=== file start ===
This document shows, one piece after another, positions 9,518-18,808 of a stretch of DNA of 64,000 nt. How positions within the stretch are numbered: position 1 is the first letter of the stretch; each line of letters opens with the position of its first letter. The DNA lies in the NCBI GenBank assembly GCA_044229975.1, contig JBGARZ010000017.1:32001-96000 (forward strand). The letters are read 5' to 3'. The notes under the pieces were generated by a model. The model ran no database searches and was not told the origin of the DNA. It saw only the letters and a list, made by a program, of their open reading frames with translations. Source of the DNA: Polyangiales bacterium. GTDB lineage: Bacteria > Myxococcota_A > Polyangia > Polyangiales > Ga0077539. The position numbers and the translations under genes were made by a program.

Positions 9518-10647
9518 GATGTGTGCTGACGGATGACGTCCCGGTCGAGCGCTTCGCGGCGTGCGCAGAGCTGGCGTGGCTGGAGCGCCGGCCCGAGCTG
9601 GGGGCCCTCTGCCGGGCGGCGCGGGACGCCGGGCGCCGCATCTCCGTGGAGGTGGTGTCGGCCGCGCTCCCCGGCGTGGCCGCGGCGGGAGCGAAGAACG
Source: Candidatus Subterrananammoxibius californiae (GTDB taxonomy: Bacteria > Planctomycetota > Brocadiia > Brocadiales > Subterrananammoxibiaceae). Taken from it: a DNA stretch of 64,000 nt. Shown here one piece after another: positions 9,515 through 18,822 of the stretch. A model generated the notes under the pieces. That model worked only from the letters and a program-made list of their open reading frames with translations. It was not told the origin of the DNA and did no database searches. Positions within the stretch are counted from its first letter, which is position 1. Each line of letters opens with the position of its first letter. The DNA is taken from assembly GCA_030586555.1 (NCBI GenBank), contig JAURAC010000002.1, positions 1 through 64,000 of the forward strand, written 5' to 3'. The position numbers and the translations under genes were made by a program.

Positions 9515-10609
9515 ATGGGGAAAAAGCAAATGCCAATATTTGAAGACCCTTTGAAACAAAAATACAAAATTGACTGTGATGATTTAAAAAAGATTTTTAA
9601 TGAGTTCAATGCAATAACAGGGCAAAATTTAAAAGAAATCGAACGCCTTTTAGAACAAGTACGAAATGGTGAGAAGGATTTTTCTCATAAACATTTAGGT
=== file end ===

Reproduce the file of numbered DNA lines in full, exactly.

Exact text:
This document shows, one piece after another, positions 9,518-18,808 of a stretch of DNA of 64,000 nt. How positions within the stretch are numbered: position 1 is the first letter of the stretch; each line of letters opens with the position of its first letter. The DNA lies in the NCBI GenBank assembly GCA_044229975.1, contig JBGARZ010000017.1:32001-96000 (forward strand). The letters are read 5' to 3'. The notes under the pieces were generated by a model. The model ran no database searches and was not told the origin of the DNA. It saw only the letters and a list, made by a program, of their open reading frames with translations. Source of the DNA: Polyangiales bacterium. GTDB lineage: Bacteria > Myxococcota_A > Polyangia > Polyangiales > Ga0077539. The position numbers and the translations under genes were made by a program.

Positions 9518-10647
9518 GATGTGTGCTGACGGATGACGTCCCGGTCGAGCGCTTCGCGGCGTGCGCAGAGCTGGCGTGGCTGGAGCGCCGGCCCGAGCTG
9601 GGGGCCCTCTGCCGGGCGGCGCGGGACGCCGGGCGCCGCATCTCCGTGGAGGTGGTGTCGGCCGCGCTCCCCGGCGTGGCCGCGGCGGGAGCGAAGAACG
Source: Candidatus Subterrananammoxibius californiae (GTDB taxonomy: Bacteria > Planctomycetota > Brocadiia > Brocadiales > Subterrananammoxibiaceae). Taken from it: a DNA stretch of 64,000 nt. Shown here one piece after another: positions 9,515 through 18,822 of the stretch. A model generated the notes under the pieces. That model worked only from the letters and a program-made list of their open reading frames with translations. It was not told the origin of the DNA and did no database searches. Positions within the stretch are counted from its first letter, which is position 1. Each line of letters opens with the position of its first letter. The DNA is taken from assembly GCA_030586555.1 (NCBI GenBank), contig JAURAC010000002.1, positions 1 through 64,000 of the forward strand, written 5' to 3'. The position numbers and the translations under genes were made by a program.

Positions 9515-10609
9515 ATGGGGAAAAAGCAAATGCCAATATTTGAAGACCCTTTGAAACAAAAATACAAAATTGACTGTGATGATTTAAAAAAGATTTTTAA
9601 TGAGTTCAATGCAATAACAGGGCAAAATTTAAAAGAAATCGAACGCCTTTTAGAACAAGTACGAAATGGTGAGAAGGATTTTTCTCATAAACATTTAGGT